So what are you suggesting, that if there was no violence involved, Wednesday's insurrection, where a group that felt themselves to be wronged tried to take away the rights of the rest of the populace, would then be justified ?

If not, then please explain to me where the line is, between protesting, and taking away other's rights, versus protesting, but taking away other's rights is merely an inconvenience.

First, the fact that other folks may be inconvenienced is not a good reason to take rights away. For example, the same argument can be made for sports events- the increased foot traffic, risk of hooliganism and other forms of vandalim,  not to mention noise are clear inconveniences. Similar arguments can be made for any number of largish events including things like the "Schuetzenumzug" (you know if you are German, and probably would not understand if you are not). 

In the US protests are covered by the first amendment. There are limits in terms of creating "clear and present danger". The Canadian Charter of Rights and Freedoms offers similar rights.

That means is that it is not fundamentally unlawful to engage in protests. So on the one hand you have the fundamental right to protest but there is no fundamental right not to get inconvenienced. So essentially the question now is what are the limits of the rights for assembly and protest. These have been tested in various court cases in both, USA and Canada. Now I am not an legal expert but I have read that it was attempted to shut down protests by using laws that forbid blocking of roads. However, courts have often rejected these claims as they see it as a possible means to restrict the Charter/First amendment, which would take precedence. But it certainly is not absolute. So you could look at each of the protest and figure out what ordinance they may or may not have violated, whether they needed and got the required permits etc. but ultimately the absolutist claim that they are all unlawful just does not hold.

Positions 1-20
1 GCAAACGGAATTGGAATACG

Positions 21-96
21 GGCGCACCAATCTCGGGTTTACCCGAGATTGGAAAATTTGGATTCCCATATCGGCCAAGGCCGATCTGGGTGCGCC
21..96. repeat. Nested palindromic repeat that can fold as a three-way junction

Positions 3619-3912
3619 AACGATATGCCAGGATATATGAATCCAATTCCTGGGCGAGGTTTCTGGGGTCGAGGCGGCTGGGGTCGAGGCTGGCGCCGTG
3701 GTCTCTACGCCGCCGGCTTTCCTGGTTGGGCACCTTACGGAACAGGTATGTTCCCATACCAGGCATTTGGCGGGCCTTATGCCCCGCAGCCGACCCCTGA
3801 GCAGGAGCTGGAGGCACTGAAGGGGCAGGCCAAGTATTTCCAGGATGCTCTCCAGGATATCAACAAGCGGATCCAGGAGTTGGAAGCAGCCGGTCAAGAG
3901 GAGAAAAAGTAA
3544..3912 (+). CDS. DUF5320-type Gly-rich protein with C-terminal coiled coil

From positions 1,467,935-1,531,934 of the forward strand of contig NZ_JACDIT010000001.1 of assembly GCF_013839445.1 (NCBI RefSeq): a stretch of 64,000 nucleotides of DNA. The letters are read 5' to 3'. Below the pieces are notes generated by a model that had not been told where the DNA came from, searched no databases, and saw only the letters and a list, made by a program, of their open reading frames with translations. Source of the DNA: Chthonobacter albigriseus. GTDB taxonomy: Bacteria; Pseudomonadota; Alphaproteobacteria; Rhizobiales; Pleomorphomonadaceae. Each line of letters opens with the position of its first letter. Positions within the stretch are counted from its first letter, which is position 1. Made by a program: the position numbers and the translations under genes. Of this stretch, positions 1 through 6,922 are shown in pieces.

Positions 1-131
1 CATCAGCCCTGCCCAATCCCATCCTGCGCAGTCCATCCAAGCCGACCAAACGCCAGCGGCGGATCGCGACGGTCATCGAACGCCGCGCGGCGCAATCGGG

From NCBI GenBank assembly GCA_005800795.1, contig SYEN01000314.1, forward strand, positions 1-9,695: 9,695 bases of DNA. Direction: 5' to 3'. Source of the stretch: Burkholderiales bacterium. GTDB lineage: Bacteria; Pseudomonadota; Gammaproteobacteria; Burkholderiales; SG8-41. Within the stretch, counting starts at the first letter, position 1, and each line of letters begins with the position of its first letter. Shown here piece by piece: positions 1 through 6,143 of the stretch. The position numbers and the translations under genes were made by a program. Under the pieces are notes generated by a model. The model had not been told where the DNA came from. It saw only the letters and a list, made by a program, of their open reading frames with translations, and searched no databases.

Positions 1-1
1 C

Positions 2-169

Edit: On the moral level, the intent of the protests should also be taken into account. It is one thing to organize a protest to demonstrate for higher wages, but it is another to organize one for example with the intent to intimidate specific folks (which are not in power). Organizing a demo to demonize homeless folks could be legal, for example, but still be shitty. Also,  there  could be a legal distinction between e.g. traffic issues as a corollary effect vs it's main intent (something like men's rea?), but I really don't know.

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4 hours ago, MigL said:but I was rushing before you and Koti get into a knife fight :lol: .

Naw, I’ve withdrawn from knife fights with iNow right around the time when Philly was burning accompanied with looting and curfew. 

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10 hours ago, MigL said:

Phi for All replied

"I don't know about Canadian law, but in the US, the courts don't overturn bad laws on their own, they need people to break them and then argue in court why it was the right thing to do."

You're seriously using my quote as an example of duplicitousness in my stance?! Are you saying these courageous patriots were just challenging the unjust laws that protect our national institutions, by arming themselves and breaking into the Capitol building? That's a pretty slimy way to argue, if you don't mind my pointing it out, MigL.